Based on fragments from Günther Anders’ novel The Molussian Catacomb, which was written between 1932 and 1936, Nicolas Rey’s captivating nine-part film presents allegorical stories and musings by political prisoners sitting in the pits of an imaginary fascist state called Molussia. Shown in random order whenever it is screened (there are 362,880 potential versions of the film), the film’s nine 16mm reels ruminate on capitalism, imperialism and resistance—accompanied by gritty, unsettling self-processed images of undefined landscapes. A haunting and moving meditation on brutality and control, differently, Molussia has galvanized audiences at festivals around the world.
Since 1993 Rey has been making films that hover between photography, documentaries and the avant-garde. He is one of the founders of the Paris-based artist film lab L’Abominable. (synopsis from Northwest Film Forum)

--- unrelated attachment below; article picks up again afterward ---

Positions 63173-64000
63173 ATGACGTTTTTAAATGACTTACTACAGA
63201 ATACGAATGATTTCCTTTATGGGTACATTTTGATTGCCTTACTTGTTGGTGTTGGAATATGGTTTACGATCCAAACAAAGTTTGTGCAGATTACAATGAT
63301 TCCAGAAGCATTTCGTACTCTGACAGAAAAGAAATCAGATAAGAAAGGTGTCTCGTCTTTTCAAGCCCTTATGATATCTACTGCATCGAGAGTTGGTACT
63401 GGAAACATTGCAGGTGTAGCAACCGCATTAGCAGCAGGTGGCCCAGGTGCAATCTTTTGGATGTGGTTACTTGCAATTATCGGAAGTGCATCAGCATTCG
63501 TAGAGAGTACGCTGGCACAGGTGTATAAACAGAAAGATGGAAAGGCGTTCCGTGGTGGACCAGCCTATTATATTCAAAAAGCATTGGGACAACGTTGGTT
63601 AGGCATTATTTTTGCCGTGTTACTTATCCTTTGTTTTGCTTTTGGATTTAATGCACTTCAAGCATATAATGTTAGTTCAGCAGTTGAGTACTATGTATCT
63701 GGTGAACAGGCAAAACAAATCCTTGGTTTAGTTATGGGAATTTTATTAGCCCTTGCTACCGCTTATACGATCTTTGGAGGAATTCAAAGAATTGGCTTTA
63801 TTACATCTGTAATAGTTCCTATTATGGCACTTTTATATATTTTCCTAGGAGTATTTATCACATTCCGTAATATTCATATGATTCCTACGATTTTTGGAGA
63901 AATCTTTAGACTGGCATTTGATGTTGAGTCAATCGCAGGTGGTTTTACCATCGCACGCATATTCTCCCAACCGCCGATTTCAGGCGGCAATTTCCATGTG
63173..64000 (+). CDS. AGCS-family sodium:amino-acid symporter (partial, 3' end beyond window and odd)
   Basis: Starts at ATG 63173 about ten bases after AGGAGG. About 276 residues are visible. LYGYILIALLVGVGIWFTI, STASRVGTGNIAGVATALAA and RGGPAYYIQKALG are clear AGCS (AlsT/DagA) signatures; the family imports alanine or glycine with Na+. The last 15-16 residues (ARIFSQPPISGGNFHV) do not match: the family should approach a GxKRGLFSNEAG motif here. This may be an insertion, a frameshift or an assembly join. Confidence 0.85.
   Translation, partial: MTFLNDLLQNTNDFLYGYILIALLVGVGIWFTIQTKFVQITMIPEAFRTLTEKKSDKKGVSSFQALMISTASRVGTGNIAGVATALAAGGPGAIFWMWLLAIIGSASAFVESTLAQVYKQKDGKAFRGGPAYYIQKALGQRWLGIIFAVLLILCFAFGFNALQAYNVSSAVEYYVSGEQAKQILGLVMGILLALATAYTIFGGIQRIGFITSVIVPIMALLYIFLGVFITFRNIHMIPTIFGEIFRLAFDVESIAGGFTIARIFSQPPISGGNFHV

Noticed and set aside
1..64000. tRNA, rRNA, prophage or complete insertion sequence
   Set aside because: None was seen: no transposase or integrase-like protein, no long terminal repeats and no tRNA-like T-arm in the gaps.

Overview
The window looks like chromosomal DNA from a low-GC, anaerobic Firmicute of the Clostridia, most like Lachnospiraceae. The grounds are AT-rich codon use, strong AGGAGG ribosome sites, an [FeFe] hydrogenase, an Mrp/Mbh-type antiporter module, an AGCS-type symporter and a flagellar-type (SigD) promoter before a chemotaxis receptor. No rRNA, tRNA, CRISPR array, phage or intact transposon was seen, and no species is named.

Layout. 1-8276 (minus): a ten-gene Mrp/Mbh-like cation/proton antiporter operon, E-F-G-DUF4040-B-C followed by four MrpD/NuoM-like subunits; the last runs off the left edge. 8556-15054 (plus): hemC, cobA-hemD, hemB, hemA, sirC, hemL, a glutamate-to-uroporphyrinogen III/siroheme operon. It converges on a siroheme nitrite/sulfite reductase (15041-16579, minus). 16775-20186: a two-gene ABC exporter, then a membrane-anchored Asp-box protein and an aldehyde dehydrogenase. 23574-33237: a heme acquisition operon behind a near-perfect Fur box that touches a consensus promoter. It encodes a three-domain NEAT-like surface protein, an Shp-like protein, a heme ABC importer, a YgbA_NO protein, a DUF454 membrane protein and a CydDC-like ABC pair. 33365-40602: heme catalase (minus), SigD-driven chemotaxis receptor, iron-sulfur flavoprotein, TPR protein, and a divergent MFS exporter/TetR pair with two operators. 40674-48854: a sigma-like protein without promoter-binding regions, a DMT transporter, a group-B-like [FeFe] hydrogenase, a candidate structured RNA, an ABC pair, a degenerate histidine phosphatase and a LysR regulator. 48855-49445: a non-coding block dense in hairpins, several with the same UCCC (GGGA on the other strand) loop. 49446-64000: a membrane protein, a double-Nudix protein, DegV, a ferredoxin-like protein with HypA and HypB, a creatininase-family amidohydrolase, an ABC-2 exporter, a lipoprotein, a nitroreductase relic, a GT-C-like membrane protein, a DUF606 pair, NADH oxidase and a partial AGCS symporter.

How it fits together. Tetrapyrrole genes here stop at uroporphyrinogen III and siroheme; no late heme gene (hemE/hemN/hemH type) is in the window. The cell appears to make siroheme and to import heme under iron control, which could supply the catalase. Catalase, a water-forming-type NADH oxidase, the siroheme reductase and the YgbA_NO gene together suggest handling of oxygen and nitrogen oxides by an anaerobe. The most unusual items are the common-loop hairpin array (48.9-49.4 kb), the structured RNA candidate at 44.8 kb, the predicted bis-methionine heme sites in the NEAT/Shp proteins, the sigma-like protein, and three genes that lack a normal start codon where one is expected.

Nine short, individually titled reels of colour 16mm film, which are presented in a random order determined before each screening. Drawing on a text by German philosopher Gunther Anders, the film is an imaginary documentary about Molussia, a fictional totalitarian country that Anders invented to represent the dystopia of fascism.